Hundreds of thousands of landlords have seen their properties damaged by tenants in the past year, new research has revealed.
The National Landlords Association (NLA) suggests a total of 400,000 property investors have experienced such damage.
The potential for tenants to do damage to a property is an issue that can be overlooked by landlords. But the harsh realities can soon hit home once the cost of smashed bathroom tiles or garden gates eats into profits.
The NLA’s figures go on to show that 120,000 landlords have made an insurance claim in the past 12 months, with typically 5 per cent of rental income being spent on landlord insurance premiums.
Depending on the policy, landlord insurance can cover an array of issues, such as lost of rent. However, it is landlord buildings and contents insurance that is required for those wanting cover for escaping water and accidental damage. There is even cover available for malicious damage, meaning that if your tenant sprays your walls lime green or slashes your sofa, you can recoup the cost of the damage.
And yet, despite the obvious benefits of insurance for landlords, the NLA research showed half of landlords have not spent any money on insurance premiums in the last year.
Landlords can protect their investments by insuring against the unexpected. It is also worth landlords having a record of the initial condition of the property should landlords look to make a claim on the deposit. This can be achieved by ensuring an inventory is completed when the tenant moves in.
Landlords can also carry out credit checks to ensure the tenants can afford the property and are in a position to move forward to rent the property.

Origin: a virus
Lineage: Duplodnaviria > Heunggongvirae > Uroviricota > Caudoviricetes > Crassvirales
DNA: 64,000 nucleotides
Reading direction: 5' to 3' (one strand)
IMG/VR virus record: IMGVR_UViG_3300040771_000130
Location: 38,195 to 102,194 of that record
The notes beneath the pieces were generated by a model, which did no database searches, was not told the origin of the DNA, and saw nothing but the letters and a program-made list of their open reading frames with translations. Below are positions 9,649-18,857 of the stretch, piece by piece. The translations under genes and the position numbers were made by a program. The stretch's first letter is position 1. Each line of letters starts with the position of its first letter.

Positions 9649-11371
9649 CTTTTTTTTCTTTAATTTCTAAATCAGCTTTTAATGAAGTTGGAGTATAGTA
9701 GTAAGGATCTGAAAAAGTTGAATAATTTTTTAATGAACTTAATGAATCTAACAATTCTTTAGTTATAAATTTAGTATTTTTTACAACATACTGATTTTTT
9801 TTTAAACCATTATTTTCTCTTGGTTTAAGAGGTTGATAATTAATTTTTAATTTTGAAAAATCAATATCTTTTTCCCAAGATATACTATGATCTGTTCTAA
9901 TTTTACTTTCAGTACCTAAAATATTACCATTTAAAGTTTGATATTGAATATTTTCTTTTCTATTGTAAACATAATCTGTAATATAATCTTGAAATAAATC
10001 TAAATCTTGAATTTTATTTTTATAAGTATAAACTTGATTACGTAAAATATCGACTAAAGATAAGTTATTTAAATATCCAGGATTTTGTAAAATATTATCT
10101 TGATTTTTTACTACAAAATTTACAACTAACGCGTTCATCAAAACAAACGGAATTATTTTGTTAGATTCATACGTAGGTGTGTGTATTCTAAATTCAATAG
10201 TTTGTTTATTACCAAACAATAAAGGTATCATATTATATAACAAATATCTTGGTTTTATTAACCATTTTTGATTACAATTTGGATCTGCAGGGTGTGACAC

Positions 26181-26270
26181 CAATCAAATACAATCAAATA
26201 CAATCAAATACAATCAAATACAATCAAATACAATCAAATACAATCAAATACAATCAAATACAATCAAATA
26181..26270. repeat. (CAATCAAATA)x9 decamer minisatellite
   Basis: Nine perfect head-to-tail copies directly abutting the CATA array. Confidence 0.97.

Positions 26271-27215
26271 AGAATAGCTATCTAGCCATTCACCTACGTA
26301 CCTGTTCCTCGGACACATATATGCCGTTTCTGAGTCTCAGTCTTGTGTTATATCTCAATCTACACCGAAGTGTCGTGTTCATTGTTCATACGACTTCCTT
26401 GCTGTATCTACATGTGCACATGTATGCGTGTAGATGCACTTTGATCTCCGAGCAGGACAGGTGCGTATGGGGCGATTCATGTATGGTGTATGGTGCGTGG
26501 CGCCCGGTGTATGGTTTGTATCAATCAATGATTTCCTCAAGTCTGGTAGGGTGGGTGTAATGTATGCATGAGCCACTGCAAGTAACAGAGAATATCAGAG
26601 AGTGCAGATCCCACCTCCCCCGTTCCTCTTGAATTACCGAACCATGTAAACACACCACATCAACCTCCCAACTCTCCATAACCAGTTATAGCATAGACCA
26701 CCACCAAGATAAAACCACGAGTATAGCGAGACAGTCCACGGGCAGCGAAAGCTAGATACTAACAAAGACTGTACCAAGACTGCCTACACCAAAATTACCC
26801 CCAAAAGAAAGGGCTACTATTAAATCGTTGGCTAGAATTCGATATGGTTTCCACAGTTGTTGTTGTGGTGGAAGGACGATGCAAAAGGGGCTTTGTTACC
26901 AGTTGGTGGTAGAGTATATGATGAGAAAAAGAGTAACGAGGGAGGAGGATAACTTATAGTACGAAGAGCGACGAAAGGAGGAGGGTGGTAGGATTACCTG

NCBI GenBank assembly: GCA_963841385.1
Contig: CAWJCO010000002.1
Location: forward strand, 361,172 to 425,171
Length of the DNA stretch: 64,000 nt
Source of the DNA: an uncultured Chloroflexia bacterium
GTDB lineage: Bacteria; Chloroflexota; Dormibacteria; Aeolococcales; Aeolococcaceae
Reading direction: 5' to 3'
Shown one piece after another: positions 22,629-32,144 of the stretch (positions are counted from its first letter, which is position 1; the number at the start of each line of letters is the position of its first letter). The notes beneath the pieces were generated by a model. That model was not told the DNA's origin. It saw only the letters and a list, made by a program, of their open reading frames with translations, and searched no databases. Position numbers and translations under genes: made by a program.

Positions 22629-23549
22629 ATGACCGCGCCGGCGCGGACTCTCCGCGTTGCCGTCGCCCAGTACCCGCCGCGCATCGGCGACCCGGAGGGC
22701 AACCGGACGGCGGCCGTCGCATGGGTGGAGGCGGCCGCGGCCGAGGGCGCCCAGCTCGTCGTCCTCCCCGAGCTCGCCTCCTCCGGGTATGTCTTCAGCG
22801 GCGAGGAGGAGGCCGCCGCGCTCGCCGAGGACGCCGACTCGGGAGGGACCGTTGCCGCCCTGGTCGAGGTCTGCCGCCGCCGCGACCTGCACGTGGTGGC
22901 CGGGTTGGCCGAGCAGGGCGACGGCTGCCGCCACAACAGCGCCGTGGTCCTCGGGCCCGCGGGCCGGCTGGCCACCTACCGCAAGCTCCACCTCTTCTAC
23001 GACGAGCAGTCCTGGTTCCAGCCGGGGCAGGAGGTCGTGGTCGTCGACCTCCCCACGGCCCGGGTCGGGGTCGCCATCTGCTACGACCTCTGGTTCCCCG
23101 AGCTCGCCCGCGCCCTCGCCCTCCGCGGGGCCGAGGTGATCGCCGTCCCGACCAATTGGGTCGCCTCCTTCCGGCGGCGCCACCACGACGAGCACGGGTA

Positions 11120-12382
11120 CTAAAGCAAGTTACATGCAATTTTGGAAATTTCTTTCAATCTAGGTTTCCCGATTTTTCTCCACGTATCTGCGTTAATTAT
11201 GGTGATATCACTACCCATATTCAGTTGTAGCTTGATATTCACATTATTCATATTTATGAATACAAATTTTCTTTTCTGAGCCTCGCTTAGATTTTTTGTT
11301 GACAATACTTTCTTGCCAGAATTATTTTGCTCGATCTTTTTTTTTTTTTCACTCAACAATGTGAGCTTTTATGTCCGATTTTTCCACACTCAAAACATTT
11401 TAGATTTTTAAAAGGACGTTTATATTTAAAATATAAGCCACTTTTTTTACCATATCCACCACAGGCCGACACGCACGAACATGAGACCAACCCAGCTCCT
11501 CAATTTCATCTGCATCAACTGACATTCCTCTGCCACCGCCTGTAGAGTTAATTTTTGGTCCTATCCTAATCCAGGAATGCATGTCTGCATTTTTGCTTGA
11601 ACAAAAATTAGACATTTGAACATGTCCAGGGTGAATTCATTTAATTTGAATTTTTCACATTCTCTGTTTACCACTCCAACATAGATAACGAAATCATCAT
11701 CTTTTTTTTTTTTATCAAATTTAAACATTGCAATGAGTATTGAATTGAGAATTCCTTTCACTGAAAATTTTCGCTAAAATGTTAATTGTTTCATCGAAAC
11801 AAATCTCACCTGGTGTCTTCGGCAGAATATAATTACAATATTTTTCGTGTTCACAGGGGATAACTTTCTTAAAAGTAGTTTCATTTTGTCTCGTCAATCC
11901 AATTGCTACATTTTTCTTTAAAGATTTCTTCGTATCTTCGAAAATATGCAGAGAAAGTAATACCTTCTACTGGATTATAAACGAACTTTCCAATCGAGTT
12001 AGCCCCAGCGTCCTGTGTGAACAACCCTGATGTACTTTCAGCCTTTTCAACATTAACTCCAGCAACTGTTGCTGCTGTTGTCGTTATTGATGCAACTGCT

Carolyn Uphill, chairman of the NLA, said: “Property damage can be a costly issue for landlords especially if the level of damage exceeds the value of the tenancy deposit.
“Time and time again, landlords suffer because they fail to properly vet their tenants before granting a tenancy, and it’s alarming just how many landlords find out the hard way that their basic home insurance policy doesn’t provide the cover they need.
“It’s vital to have the right policies and protections in place and landlords should ensure they carry out crucial tenant checks prior to letting their properties.”
Landlords need to be aware that there is a difference between damage and ‘wear and tear’. In circumstances where there is only wear and tear, a tenant is not liable for the replacement or upkeep of these items.
It means if there are scuff marks on the wall or floor, the tenant is not to blame. It is only if the damage is significantly more than this that a claim can be made on the deposit once the tenant leaves the property. The assured shorthold tenancy agreement signed at the beginning of a tenancy will outline the obligations of both the landlord and tenant in this respect.